Condell Medical Center is one of only seven sites in the U.S. selected by stent graft manufacturer Medtronic to train doctors on this advanced procedure. This program is one of many advanced cardiology and vascular services provided at Condell.
Dr. Kummerer was selected by Medtronic to train physicians from other hospitals throughout North America, because he is a leader in abdominal aortic aneurysm repair (AAA). Dr. Kummerer has been doing the procedure for eight years with an outstanding track record.
The aorta is the main blood vessel leaving the heart and providing blood flow to the rest of the body. The first segment is the ascending aorta which gives off the right and left main coronary arteries. The aortic arch is the segment with branches delivering blood to the head and arms. The segment which descends through the chest to the diaphragm is called the thoracic aorta. The abdominal aorta is the segment from the diaphragm to where the aorta divides into the iliac arteries which supply the pelvis and legs. Branches of the abdominal aorta supply the liver, the kidneys, and all other abdominal organs.
An aneurysm is the dilatation of the wall of an artery. When an aortic aneurysm grows too large, it can rupture and the bleeding can be life threatening.
In cardiac surgery, aneurysms usually apply to either the ascending, aortic arch, or descending aorta. Aneurysms that have grown too large should be repaired.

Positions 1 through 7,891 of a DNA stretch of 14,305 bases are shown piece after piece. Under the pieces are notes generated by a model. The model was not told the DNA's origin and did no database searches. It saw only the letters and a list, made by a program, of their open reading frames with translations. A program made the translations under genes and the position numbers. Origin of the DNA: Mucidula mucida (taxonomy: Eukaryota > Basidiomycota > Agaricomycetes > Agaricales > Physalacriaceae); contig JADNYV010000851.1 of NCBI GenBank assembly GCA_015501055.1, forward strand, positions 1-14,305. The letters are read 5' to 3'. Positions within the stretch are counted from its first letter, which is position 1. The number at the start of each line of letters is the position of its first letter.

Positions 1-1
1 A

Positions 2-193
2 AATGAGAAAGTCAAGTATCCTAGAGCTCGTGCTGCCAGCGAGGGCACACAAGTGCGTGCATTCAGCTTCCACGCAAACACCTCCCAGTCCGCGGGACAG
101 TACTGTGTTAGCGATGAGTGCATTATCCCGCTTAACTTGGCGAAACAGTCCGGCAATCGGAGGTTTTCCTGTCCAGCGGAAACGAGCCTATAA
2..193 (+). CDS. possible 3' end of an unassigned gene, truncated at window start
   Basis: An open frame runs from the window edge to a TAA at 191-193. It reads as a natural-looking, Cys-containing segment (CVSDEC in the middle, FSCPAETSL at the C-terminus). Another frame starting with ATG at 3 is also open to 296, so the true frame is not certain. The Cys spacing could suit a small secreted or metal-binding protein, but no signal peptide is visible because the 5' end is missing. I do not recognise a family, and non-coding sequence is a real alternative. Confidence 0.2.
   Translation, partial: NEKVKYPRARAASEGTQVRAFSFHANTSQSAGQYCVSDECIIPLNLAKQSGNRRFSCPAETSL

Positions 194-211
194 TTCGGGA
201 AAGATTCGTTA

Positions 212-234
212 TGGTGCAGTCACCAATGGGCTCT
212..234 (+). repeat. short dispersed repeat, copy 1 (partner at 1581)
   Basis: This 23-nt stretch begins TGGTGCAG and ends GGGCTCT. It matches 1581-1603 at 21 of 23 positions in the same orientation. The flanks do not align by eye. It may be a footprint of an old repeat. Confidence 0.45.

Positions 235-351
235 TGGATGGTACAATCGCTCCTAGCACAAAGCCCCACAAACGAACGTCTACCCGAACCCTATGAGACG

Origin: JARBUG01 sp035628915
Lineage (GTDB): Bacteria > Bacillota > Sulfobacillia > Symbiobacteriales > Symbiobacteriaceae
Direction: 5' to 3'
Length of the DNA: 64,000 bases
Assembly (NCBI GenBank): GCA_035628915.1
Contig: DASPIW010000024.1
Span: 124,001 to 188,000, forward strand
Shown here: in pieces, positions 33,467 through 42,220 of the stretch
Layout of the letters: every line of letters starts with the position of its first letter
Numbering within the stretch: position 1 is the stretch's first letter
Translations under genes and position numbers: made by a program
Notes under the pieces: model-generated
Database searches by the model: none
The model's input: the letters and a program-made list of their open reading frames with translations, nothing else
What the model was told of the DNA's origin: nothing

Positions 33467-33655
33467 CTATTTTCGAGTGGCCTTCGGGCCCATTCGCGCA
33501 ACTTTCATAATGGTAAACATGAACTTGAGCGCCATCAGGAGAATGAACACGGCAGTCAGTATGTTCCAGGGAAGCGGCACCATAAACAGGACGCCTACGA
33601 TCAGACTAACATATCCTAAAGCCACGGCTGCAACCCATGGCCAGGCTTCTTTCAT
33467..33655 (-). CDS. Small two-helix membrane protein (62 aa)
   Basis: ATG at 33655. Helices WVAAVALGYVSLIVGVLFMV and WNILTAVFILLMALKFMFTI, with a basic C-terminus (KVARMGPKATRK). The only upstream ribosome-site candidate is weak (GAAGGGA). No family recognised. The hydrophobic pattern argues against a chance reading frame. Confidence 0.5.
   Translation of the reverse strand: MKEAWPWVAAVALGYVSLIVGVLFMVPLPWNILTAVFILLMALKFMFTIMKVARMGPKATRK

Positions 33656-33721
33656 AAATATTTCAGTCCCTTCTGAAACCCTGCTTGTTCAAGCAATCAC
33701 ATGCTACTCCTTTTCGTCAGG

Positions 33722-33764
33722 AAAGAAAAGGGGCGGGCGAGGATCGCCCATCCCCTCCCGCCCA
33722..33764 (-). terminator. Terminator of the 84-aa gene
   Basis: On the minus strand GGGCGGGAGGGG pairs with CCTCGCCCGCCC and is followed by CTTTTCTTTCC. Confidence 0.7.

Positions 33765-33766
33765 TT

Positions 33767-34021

At Condell Medical Center, some thoracic and many abdominal aortic aneurysms can be repaired using endovascular stent devices.
This minimally invasive surgery reduces the rate of complications, decreases the length of hospital stay and speeds recovery time over the traditional open surgery approach.
"The abdominal aortic aneurysm repair takes between 1.5 to 2.5 hours and requires one 1.5-inch incision in each groin, instead of the traditional 10- to 12-inch incision in the abdomen," notes Dr. Kummerer, Director of Cardiovascular Surgery. "This means that patients typically only spend one night in the hospital before returning home instead of the 9-1/2 days typically required after open surgery!" In addition, open surgery complications can include bowel obstruction, abdominal pain and pneumonia-problems not usually noted in patients after the less-invasive AAA repair.